Alain Robbe-Grillet declared that his movie was inspired by Bioy’s novel, but it isn’t simply an adaption of Bioy’s work into a film. Upon viewing the film, there is clearly a lot of thematic, and even plot-based, overlap between the two, but each is also clearly independent from the other.

In this way, I think Robbe-Grillet made a movie "based on a novel" . . . continue reading, and add your comments

Friday Column: How Should the First-Person Be Written?

Ford Madox Ford’s The Good Soldier seems to me to possess precisely those virtues to which the novel narrated in the first-person is best suited. Often in first-person novels, the narrator is magically able to relate her story with the polish and skill of a novelist, and no effort is ever made to address why an otherwise ordinary person possesses such sharp storytelling abilities. The Good Soldier strikes me as such an accomplishment because Ford does not only provide us with a narrator whose storytelling skills are realistically diminished; he also integrates the narrator’s diminished capacity into . . . continue reading, and add your comments

Friday Column: When Is It Okay to Read About an Author’s Private Life?

I recently learned that, as a middle-aged man, the blind Borges would have young boys read books to him in his apartment in Buenos Aires. This is, apparently, how the man imbibed most of his literature after the blindness set in.

I learned this odd fact which reading the short memoir With Borges. Written by the somewhat well-known chronicler of reading, Alberto Manguel, who was actually one of the young boys who read to Borges, the book is a hodgepodge of anecdotes about the man and some of his friends.

I . . . continue reading, and add your comments

Friday Column: The Root of All Sources

Just a short while ago I finished Gunter Grass’s novel The Tin Drum, a book whose Christ imagery is at points so unequivocal that it is apparent to even a Bible dolt such as myself. Though many of the Biblical references were far too obvious even for me to miss, I had my suspicions that many more were flying right by.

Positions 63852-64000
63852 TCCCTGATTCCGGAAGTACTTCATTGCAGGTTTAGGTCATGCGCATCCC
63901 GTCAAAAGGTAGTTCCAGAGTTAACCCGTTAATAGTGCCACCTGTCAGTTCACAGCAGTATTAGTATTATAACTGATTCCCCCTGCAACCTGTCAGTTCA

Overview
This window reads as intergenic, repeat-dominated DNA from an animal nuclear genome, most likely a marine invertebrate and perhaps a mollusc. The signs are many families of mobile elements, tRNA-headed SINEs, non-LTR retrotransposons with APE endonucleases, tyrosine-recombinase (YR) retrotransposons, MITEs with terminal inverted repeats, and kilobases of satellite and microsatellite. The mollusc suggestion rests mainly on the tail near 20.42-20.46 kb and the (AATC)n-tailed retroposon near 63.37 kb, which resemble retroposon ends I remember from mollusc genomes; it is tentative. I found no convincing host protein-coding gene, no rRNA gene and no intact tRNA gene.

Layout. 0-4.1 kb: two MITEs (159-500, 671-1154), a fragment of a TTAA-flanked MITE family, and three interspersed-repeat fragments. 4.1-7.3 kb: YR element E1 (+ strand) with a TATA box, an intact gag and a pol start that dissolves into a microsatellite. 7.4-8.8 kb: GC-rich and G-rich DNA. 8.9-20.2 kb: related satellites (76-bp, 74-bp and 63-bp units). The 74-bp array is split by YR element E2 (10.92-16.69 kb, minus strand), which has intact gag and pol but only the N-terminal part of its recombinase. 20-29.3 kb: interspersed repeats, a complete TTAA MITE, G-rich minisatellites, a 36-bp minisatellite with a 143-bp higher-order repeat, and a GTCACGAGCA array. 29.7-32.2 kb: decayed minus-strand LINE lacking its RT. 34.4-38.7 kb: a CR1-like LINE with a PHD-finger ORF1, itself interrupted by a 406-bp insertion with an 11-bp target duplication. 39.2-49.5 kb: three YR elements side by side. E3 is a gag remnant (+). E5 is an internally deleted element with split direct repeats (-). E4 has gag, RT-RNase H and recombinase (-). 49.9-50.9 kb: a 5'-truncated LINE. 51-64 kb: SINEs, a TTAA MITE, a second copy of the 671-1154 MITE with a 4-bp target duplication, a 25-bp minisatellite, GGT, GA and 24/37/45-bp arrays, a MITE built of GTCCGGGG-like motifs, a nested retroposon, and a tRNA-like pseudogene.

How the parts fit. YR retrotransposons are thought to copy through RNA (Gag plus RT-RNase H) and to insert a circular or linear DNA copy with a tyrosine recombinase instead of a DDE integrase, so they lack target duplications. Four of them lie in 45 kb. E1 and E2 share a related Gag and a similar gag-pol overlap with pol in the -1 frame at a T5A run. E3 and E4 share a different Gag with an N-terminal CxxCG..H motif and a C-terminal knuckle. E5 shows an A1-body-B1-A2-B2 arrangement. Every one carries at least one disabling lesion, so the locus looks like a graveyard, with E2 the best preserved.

The Tin Drum brought to mind a thought that I find myself entertaining from time to time: I really should read the Bible. No, I haven’t suddenly gotten religious on you. Nor do I . . . continue reading, and add your comments

First-Person

From Dan Green’s review of Skunk: A Love Story:

One of the reasons I liked this book is precisely its skillful use of first-person narration. I have more or less come to the conclusion that the only way an otherwise conventional narrative (and Skunk is, depite its unconventional subject and eccentric characters, essentially a narrative-driven novel, without much in the way of purely formal experimentation) can succeed, post-modernism and post-postmodernism, is through first-person narrative. The third-person central-consciousnes mode of narration (sometimes called the "free indirect style"), which has become the default mode of storytelling, providing us with both . . . continue reading, and add your comments

Alain Robbe Grillet Ruined Your Fiction

I don’t quite agree with this post-mortem on Alain Robbe-Grillet.

The "new novel" or "nouveau roman," as Robbe-Grillet defined and explained it in his famous 1963 essay, was high art at its unpalatably highest. It applied rules and regulations, opposed subjectivity and tried to dissolve plot and character into description. The approach was perceived, he admitted, as "difficult to read, addressed only to specialists." The "art novel" became the preserve of high priests. Many novelists you’ve probably never heard of were deeply influenced by Robbe-Grillet. Even more damaging, though, was the effect his radicalization and elitism had on . . . continue reading, and add your comments

Friday Column: A Critical Experience

Over at Critical Mass, Molly McQuade has a nice idea. After a particularly tumultuous year for book reviewing, why not look back and see what we can say about the state of the art? Choosing Michael Ondaatje’s Divisadero as her test case (because it’s a book that forced critics to react differently than usual), McQuade writes 4,000 words in a three-part essay (1, 2, 3) on what she sees.

It’s not good. McQuade almost immediately finds most critics too "incurious" to approach Divisidero correctly; that is, their preconceptions of what a novel is and . . . continue reading, and add your comments